War Stories

Turkey Shoot

Why the downing of the Russian warplane will make peace in Syria a more distant prospect.  

Putin Erdogan.
Russian President Vladimir Putin, right, is greeted by Turkish President Recep Tayyip Erdogan on Nov. 15, 2015, in Antalya, Turkey.

Photo by Chris McGrath/Getty Images

Turkey’s downing of a Russian warplane over Syria shows what can happen when several nations take military action for divergent reasons on a small swath of land. It also underscores the urgency of negotiating a political settlement to the Syrian civil war—but intensifies the difficulty of doing so.

The aerial attack on Tuesday is a textbook case in point. Russia and Turkey would both like to see ISIS wiped out. But they’re more interested in the fate of Syrian President Bashar al-Assad, from opposite sides—Russia intent on propping him up, Turkey on promoting his ouster. Russian planes have dropped many more bombs on “moderate” anti-Assad rebels than on ISIS fighters. Recently, they’ve been bombing Turkmen militias in northern Syria, very close to the Turkish border. Turkey had written a letter to the U.N. Security Council last week warning that Russia’s operations could trigger a border incident—and, finally, they did.

Another twist in this tale, according to a senior American official: The Syrians who shot down the Russian pilots as they parachuted to the ground were fighters with the same Turkmen militia that the Russians had been bombing for days, sometimes with horrific weapons that burn victims’ bodies and collapse their lungs.

Details are still fuzzy on whether, or how often, Russian planes have crossed into Turkish airspace or to what extent the Turkish air force has sent warning signals. The senior U.S. official says the plane that was shot down Tuesday had crossed the border “very briefly,” for a few minutes or even seconds.

A month ago, shortly after two Russian planes crossed into Turkish airspace—one of them engaging in what a Pentagon official called “provocative” behavior, forcing the Turks to scramble their own fighter planes into the air—I wrote a column calling the situation a “tinderbox” that could ignite the region into war. I added:

What if this happens again and the Turks shoot down the Russian plane or the Russians shoot down a Turkish plane? Turkey is a NATO ally; it could invoke Article 5 of the North Atlantic Treaty and demand help from its allied nations. The possibilities of mistakes and miscalculations—or bizarrely intentional affronts—seem limitless.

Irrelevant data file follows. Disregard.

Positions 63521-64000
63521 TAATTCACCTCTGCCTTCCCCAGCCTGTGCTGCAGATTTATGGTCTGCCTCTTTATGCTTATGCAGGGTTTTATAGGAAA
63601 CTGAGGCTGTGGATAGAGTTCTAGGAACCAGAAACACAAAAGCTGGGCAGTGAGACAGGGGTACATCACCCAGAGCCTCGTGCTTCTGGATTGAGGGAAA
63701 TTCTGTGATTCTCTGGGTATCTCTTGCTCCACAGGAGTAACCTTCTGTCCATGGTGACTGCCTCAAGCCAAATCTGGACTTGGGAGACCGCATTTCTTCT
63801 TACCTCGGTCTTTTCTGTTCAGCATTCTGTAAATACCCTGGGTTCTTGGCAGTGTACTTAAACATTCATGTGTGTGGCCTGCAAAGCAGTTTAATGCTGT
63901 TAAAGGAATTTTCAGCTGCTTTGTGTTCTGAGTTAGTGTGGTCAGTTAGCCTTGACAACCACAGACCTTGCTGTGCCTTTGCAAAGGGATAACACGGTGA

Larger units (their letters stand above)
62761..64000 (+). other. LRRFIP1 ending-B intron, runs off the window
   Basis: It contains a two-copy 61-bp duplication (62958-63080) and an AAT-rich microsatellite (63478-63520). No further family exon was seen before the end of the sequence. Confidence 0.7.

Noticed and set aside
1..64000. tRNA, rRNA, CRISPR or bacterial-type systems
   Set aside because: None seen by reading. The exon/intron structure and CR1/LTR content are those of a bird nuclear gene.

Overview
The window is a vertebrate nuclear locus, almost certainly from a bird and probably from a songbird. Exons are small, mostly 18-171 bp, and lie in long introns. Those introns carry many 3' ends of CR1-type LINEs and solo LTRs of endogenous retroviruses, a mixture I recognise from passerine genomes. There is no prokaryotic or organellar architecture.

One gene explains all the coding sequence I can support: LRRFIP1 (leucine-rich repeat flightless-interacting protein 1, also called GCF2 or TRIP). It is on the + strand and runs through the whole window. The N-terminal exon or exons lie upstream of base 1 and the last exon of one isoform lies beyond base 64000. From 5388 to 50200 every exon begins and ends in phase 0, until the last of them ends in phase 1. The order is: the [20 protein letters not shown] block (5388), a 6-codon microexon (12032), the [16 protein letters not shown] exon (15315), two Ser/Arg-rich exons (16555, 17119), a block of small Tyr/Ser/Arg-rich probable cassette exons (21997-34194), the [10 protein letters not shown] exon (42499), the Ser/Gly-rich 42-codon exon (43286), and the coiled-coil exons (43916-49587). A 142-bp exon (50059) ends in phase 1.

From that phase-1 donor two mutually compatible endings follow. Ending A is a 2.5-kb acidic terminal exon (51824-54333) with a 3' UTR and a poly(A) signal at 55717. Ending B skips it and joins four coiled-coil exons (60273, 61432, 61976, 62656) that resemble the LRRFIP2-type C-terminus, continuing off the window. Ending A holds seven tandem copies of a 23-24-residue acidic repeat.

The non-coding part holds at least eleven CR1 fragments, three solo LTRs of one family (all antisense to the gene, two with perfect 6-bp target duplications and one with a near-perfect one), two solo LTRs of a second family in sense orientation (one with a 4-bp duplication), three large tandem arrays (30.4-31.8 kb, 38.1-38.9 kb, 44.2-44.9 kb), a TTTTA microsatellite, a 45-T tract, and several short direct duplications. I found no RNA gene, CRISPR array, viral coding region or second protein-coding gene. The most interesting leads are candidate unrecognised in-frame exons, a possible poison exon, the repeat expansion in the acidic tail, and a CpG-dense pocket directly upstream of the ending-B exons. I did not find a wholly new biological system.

Tuesday morning, at a press conference following their meeting in the White House, President Obama and French President François Hollande didn’t so much as mention the downing of the Russian fighter jet until a reporter asked about it. Even then, they made as little of the incident as possible, noting that the details were being investigated. Obama said he would ask Turkish President Recep Tayyip Erdogan about it “in the coming days;” Hollande said he would discuss it during his meeting this Thursday in Moscow with Russian President Vladimir Putin.

The point was clear: Neither president, nor any other sane leader, wants to go to war with Russia over this single, if unnerving, incident. Obama made the point explicitly: “My top priority,” he said, “is to ensure that this does not escalate.” He has good reasons. First (though he didn’t say as much), a brief aerial border crossing is no cause of war. Second (and he did make this point), Russia’s role is crucial in the settlement of Syria: The question is whether Putin will impede or promote that goal. There is—as Obama said—“a potential convergence of interests” between Russia and the West to promote it, so it’s worth trying to make that so.

And here is where Turkey’s downing of the Russian warplane could wreck that possibility. On Nov. 14, delegates from 20 countries—including Secretary of State John Kerry and the foreign ministers of Russia, Iran, Turkey, and Saudi Arabia—met in Vienna to discuss a political transition to a post-Assad Syria. Prodded by the ISIS-sponsored attack on Paris, which took place just hours before the conference, the group produced a formal statement calling for a transition process to begin on Jan. 1, followed by a cease-fire, with elections for a new Damascus government in 18 months.

There were holes in that diplomatic statement, not least this one: “The ceasefire would not apply to offensive or defensive actions against Da’esh [ISIS] or Nusra [an al-Qaida affiliate] or any other group the [conference of 20 nations at Vienna] agrees to deem ‘terrorist.’ ” (Italics added.) Even at the time, Russia and Iran said they considered all groups fighting in Syria, except for the Assad-backed Syrian army, to be terrorists. Now that the Turkmen militia—which calls itself the 10th Brigade and is associated with the Free Syrian Army, one of the U.S.-backed “moderate” rebel groups—has shot at Russian pilots as they helplessly parachuted to earth, Putin will likely be more insistent on this point. If that’s true, there will be no real cease-fire and thus no prospects of a political transition and thus no end to the war.

So with one stray stroke of violence, the chances of peace in Syria are diminished, and the chances that this multiplicity of wars might trigger mistakes, miscalculations, or affronts that spiral out of control are heightened. In fact, we’ve now seen a demonstration of this sort of incident, which was merely a hypothetical just a few weeks ago.

Will all the members of the potential anti-ISIS coalition step back, reassess the risks, and come together on a plan to cooperate, despite all odds—or will they remain a gaggle of disparate forces, not only incapable of fighting under a joint command but intent on fighting one another? The former can defeat ISIS handily; the latter—which ISIS counts on for its strength—will spawn only the stalemate of perpetual war or worse.